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A Closer Look at Clusters

  • John R. White (a1)

Abstract

Rock clusters are among the most ubiquitous features found in prehistoric sites and, at the same time, those receiving the most casual treatment. There are at least twelve attributes that all such clusters share, including depth, dimensions, shape, density, rock size, fill, placement, and association. The differences between one cluster and the next can be explained in terms of different uses or functions, different types of sites, different groups (geographically or temporally), or differential availability of resources and/or preferential collection. Despite the wealth of information potentially attainable from these features, a literature search reveals that very few archaeologists deal with more than just a few of these attributes. The argument is made that such neglect ought to be corrected.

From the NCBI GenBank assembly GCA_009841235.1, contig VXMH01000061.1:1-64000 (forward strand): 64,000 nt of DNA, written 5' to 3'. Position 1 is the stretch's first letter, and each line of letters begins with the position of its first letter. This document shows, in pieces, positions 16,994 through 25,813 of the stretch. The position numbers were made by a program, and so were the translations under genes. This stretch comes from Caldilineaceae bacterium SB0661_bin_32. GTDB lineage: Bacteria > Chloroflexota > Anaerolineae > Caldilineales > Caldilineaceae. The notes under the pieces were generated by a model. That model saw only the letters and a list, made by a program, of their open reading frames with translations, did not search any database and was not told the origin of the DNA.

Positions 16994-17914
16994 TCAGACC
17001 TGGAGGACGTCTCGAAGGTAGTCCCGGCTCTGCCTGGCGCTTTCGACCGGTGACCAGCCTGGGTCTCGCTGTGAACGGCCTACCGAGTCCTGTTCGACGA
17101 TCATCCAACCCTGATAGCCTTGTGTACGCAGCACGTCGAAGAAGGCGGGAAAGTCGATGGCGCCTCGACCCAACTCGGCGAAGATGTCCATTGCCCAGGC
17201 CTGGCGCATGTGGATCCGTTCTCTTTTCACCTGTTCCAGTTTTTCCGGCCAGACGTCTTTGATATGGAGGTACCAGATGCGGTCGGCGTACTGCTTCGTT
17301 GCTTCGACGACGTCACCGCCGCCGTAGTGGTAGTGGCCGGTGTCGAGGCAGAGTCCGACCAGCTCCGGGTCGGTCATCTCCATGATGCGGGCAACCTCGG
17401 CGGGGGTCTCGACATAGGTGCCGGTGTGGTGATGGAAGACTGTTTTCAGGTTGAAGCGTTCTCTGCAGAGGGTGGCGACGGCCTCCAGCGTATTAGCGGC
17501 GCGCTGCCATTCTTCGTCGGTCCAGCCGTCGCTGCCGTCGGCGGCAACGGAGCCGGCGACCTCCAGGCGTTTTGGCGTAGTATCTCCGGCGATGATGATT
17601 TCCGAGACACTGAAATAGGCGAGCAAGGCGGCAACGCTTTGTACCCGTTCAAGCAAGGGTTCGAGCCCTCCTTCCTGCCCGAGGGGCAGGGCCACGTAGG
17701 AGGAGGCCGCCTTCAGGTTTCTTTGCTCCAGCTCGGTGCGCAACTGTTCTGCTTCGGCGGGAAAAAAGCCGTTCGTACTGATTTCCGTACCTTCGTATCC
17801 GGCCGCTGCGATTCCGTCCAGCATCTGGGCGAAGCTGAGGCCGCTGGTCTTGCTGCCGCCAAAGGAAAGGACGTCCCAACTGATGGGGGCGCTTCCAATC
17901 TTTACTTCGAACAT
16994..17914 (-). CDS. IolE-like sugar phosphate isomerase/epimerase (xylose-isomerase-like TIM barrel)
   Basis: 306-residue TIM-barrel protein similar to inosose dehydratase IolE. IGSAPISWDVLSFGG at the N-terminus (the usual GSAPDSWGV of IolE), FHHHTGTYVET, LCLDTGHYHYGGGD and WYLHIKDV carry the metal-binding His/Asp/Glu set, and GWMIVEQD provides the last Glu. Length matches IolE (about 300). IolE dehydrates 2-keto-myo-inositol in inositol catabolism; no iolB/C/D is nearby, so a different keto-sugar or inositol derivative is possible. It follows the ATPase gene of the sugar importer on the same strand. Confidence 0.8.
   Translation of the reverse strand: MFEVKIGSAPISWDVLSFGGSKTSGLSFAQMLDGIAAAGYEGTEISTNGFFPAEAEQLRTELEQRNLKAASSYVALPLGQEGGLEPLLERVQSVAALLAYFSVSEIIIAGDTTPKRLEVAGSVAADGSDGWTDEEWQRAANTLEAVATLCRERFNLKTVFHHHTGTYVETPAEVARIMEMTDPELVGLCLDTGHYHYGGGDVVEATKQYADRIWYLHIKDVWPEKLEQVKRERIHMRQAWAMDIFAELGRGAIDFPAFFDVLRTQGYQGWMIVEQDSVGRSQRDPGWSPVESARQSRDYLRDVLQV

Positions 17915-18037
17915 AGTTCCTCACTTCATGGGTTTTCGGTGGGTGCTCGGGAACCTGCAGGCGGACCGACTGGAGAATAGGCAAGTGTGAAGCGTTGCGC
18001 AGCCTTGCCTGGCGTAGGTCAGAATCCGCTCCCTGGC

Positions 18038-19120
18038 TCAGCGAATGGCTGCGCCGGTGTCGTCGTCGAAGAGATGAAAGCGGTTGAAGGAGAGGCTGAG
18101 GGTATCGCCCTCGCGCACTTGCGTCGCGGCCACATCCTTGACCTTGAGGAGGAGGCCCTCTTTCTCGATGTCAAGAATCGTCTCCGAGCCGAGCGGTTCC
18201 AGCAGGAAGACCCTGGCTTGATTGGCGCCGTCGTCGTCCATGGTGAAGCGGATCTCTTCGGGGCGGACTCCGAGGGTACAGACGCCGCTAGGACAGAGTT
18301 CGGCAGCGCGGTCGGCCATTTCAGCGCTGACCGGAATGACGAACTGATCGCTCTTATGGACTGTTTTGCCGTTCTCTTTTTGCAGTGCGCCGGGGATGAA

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King, Thomas F. 1969 Three little settlements: initial investigation of small Mariposa Complex middens at BuchananReservoir. In the archaeology of the Buchanan Reservoir region. Madera County, California, edited by King, Thomas, pp. 3281. San Francisco State College Anthropology Museum Occasional Papers No. 5.
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Reinman, Fred M. 1961 Archaeological investigations at Whale Rock Reservoir, Cayucos, California. California Division of Beaches and Parks, Archaeological Report No. 2.
White, John R. 1975 The Hurd site. In Archaeological studies in the Willamette Valley, Oregon, edited by MelvinAikens, C., pp. 141227. University of Oregon Anthropological Papers No. 8.

A Closer Look at Clusters

  • John R. White (a1)

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